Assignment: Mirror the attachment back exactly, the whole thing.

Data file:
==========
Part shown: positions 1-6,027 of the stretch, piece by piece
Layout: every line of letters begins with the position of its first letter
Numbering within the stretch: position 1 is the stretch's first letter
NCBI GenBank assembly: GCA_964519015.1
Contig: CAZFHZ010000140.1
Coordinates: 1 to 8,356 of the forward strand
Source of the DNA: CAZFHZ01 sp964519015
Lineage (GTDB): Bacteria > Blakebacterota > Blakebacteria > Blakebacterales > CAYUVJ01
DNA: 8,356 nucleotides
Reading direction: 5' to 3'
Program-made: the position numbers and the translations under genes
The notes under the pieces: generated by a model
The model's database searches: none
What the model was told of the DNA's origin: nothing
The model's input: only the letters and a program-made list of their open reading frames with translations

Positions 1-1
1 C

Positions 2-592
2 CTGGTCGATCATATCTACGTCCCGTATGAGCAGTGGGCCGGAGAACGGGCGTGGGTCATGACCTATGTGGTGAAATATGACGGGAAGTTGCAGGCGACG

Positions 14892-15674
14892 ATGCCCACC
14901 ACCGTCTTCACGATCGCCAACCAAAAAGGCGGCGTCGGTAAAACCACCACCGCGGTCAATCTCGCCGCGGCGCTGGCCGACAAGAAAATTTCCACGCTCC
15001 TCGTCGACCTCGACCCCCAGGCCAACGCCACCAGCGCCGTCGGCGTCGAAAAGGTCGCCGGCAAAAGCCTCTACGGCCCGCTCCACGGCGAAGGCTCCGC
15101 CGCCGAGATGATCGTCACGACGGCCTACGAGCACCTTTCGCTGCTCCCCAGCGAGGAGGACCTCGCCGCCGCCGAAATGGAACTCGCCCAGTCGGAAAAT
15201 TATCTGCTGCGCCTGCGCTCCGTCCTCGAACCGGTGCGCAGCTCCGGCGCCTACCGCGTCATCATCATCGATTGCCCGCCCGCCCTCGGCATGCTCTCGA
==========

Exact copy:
Part shown: positions 1-6,027 of the stretch, piece by piece
Layout: every line of letters begins with the position of its first letter
Numbering within the stretch: position 1 is the stretch's first letter
NCBI GenBank assembly: GCA_964519015.1
Contig: CAZFHZ010000140.1
Coordinates: 1 to 8,356 of the forward strand
Source of the DNA: CAZFHZ01 sp964519015
Lineage (GTDB): Bacteria > Blakebacterota > Blakebacteria > Blakebacterales > CAYUVJ01
DNA: 8,356 nucleotides
Reading direction: 5' to 3'
Program-made: the position numbers and the translations under genes
The notes under the pieces: generated by a model
The model's database searches: none
What the model was told of the DNA's origin: nothing
The model's input: only the letters and a program-made list of their open reading frames with translations

Positions 1-1
1 C

Positions 2-592
2 CTGGTCGATCATATCTACGTCCCGTATGAGCAGTGGGCCGGAGAACGGGCGTGGGTCATGACCTATGTGGTGAAATATGACGGGAAGTTGCAGGCGACG

Positions 14892-15674
14892 ATGCCCACC
14901 ACCGTCTTCACGATCGCCAACCAAAAAGGCGGCGTCGGTAAAACCACCACCGCGGTCAATCTCGCCGCGGCGCTGGCCGACAAGAAAATTTCCACGCTCC
15001 TCGTCGACCTCGACCCCCAGGCCAACGCCACCAGCGCCGTCGGCGTCGAAAAGGTCGCCGGCAAAAGCCTCTACGGCCCGCTCCACGGCGAAGGCTCCGC
15101 CGCCGAGATGATCGTCACGACGGCCTACGAGCACCTTTCGCTGCTCCCCAGCGAGGAGGACCTCGCCGCCGCCGAAATGGAACTCGCCCAGTCGGAAAAT
15201 TATCTGCTGCGCCTGCGCTCCGTCCTCGAACCGGTGCGCAGCTCCGGCGCCTACCGCGTCATCATCATCGATTGCCCGCCCGCCCTCGGCATGCTCTCGA